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J Antimicrob Chemother. 2018 Jul 1;73(suppl_7):vii20-vii31. doi: 10.1093/jac/dky157.

Molecular characterization of predominant Streptococcus pneumoniae serotypes causing invasive infections in Canada: the SAVE study, 2011-15.

Author information

1
Department of Medical Microbiology, Max Rady College of Medicine, Rady Faculty of Health Sciences, University of Manitoba, 727 McDermot Avenue, Winnipeg, Manitoba R3E 3P5, Canada.
2
Clinical Microbiology - Health Sciences Centre, Diagnostic Services Manitoba, MS673-820 Sherbrook Street, Winnipeg, Manitoba R3A 1R9, Canada.
3
National Microbiology Laboratory - Public Health Agency of Canada, 1015 Arlington Street, Winnipeg, Manitoba R3E 3R2, Canada.
4
Cadham Provincial Laboratory, 750 William Avenue, Winnipeg, Manitoba R3E 3J7, Canada.
5
Public Health Ontario, 661 University Avenue, Toronto, Ontario M5G 1M1, Canada.
6
Laboratoire de santé publique du Québec, 20045 Ch Ste-Marie, Ste-Anne-de-Bellevue, Québec H9X 3R5, Canada.
7
Saskatchewan Disease Control Laboratory, 5 Research Drive, Regina, Saskatchewan S4S 0A4, Canada.
8
Newfoundland and Labrador Public Health Laboratory, Dr. Leonard A. Miller Centre - Suite 1, 100 Forest Road, St John's, Newfoundland and Labrador A1A 1E3, Canada.
9
Queen Elizabeth II Health Science Centre, 5805 South Street, Halifax, Nova Scotia B3H 1V8, Canada.
10
New Brunswick Department of Health, 520 King Street, Fredericton, New Brunswick E3B 5G8, Canada.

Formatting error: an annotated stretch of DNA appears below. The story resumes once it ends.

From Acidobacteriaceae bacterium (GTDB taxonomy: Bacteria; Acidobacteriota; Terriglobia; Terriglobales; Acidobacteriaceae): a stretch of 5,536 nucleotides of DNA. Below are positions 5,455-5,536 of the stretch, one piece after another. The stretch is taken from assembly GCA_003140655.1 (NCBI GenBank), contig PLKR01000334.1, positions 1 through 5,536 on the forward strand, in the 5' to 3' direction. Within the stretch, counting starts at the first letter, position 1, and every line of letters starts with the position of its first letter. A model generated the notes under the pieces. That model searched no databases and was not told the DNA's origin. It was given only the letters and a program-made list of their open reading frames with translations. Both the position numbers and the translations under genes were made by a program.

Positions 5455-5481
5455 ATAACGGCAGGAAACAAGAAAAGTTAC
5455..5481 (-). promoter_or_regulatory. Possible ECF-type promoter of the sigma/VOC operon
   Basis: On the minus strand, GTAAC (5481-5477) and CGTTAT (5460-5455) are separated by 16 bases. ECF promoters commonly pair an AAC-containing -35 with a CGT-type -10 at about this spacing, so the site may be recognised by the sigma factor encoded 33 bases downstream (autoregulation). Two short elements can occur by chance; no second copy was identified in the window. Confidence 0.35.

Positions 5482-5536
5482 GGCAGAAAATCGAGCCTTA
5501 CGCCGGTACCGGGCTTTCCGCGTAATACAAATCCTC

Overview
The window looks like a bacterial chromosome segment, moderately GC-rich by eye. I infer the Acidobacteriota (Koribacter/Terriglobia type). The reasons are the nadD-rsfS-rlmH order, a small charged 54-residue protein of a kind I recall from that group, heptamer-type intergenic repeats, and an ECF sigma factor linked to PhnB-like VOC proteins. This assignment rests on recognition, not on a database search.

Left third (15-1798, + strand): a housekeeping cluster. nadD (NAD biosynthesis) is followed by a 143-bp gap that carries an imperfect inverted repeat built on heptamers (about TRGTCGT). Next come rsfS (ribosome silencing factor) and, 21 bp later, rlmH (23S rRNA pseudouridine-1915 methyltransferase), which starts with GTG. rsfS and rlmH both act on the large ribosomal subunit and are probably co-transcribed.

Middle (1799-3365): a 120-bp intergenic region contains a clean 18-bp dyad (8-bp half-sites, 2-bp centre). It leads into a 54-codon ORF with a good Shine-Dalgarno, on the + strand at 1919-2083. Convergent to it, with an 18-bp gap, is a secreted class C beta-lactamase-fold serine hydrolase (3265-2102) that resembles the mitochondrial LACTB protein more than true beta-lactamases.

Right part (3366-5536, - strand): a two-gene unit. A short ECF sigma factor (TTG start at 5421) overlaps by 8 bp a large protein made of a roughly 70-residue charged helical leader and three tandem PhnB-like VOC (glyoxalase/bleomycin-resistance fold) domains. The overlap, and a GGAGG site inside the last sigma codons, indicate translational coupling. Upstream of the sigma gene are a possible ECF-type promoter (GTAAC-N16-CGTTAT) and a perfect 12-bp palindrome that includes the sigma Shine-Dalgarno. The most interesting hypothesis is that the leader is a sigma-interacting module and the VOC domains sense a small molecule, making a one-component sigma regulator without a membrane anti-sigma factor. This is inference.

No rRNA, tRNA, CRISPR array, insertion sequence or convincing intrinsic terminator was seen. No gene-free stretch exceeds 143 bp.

11
Health PEI, 16 Garfield Street, Charlottetown, Prince Edward Island C1A 7N8, Canada.

Abstract

Objectives:

This study characterized the 11 most predominant serotypes of invasive Streptococcus pneumoniae infections collected by the annual SAVE study in Canada, between 2011 and 2015.

Methods:

A subset of the 11 most predominant serotypes (7F, 19A, 22F, 3, 12F, 11A, 9N, 8, 33F, 15A and 6C) collected by the SAVE study was analysed using PFGE and MLST, as well as PCR to identify pilus-encoding genes. WGS analyses were performed on a subset of the above isolates plus a random selection of background strains.

Results:

Of the predominant serotypes analysed, 7F, 33F and 19A were obtained more commonly from children <6 years of age, whereas 15A, 6C, 22F and 11A were more common in adults >65 years of age. Pneumococcal pilus PI-1 was identified in antimicrobial-susceptible serotype 15A (61/212) and <10% of 6C isolates (16/188). PI-2 was found in serotype 7F (683/701) and two-thirds of 11A isolates (162/241). Only serotype 19A-ST320 possessed both pili. Molecular and phylogenetic analyses identified serotypes 19A, 15A, 6C, 9N and 33F as highly diverse, whereas 7F, 22F and 11A demonstrated clonality. Antimicrobial resistance determinants were common within diverse serotypes, and usually similar within a clonal complex.

Conclusions:

Despite successful use of conjugate vaccines, S. pneumoniae remains a highly diverse organism in Canada. Several predominant serotypes, both antimicrobial susceptible and MDR, have demonstrated rapid clonal expansion or an increase in diversity. As S. pneumoniae continues to evolve in Canada, WGS will be a necessary component in the ongoing surveillance of antimicrobial-resistant and expanding clones.

PMID:
29982573
DOI:
10.1093/jac/dky157

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